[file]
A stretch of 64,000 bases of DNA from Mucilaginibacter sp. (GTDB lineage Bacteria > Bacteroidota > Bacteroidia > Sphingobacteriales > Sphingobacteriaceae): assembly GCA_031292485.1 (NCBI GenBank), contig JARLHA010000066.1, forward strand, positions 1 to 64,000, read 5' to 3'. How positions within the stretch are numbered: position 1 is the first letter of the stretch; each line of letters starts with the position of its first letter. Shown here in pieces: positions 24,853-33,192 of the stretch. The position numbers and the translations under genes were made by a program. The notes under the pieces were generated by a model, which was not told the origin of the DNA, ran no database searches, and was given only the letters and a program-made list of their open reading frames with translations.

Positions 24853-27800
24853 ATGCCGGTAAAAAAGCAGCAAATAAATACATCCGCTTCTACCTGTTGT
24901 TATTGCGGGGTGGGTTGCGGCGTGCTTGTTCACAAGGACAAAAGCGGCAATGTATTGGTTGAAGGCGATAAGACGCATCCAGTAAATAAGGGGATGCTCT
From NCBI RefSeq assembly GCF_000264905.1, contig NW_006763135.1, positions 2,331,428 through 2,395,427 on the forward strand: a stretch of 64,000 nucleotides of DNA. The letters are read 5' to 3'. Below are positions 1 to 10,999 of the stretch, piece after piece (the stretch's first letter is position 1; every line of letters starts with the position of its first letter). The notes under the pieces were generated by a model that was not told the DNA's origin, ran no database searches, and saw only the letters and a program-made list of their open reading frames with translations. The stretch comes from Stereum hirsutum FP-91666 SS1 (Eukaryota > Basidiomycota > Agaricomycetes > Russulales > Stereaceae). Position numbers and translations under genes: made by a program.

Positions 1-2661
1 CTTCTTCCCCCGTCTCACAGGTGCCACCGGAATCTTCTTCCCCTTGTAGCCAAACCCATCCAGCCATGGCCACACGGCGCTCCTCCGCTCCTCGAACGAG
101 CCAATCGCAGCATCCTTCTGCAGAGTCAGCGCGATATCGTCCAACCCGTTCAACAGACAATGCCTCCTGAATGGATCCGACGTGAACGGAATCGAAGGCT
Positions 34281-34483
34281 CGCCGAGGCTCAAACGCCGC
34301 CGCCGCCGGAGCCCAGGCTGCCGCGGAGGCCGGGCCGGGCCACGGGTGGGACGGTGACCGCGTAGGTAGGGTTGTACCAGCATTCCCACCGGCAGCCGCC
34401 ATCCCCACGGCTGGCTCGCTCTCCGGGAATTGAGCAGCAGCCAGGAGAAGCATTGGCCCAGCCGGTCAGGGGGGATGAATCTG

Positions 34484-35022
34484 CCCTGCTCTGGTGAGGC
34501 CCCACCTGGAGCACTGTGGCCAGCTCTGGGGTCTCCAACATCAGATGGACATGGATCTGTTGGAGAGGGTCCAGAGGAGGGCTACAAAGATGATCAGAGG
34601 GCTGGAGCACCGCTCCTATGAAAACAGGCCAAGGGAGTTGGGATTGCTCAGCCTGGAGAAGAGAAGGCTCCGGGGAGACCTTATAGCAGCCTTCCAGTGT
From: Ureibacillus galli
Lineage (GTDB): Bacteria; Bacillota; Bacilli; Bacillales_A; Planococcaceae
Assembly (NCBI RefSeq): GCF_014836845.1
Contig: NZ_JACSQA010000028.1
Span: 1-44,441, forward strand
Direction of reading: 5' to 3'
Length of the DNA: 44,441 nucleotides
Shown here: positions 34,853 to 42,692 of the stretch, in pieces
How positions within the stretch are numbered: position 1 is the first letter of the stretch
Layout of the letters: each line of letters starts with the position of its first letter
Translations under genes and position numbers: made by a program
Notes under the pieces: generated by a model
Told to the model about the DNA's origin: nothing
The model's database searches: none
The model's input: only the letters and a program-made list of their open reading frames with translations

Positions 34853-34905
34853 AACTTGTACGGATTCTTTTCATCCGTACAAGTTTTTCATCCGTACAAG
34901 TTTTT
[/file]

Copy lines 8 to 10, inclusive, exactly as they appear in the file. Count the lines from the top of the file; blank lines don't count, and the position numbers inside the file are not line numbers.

101 CCAATCGCAGCATCCTTCTGCAGAGTCAGCGCGATATCGTCCAACCCGTTCAACAGACAATGCCTCCTGAATGGATCCGACGTGAACGGAATCGAAGGCT
Positions 34281-34483
34281 CGCCGAGGCTCAAACGCCGC